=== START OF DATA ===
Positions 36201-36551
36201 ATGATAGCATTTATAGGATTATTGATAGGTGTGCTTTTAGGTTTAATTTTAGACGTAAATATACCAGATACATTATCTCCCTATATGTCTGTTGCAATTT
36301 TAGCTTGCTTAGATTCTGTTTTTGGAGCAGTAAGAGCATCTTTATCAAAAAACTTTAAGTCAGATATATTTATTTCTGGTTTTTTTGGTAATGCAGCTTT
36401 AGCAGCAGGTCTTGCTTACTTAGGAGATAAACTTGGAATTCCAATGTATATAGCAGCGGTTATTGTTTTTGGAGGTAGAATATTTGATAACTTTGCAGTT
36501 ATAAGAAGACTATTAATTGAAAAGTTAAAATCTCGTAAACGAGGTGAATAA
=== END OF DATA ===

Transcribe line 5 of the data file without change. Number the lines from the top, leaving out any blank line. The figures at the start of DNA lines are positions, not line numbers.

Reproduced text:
36501 ATAAGAAGACTATTAATTGAAAAGTTAAAATCTCGTAAACGAGGTGAATAA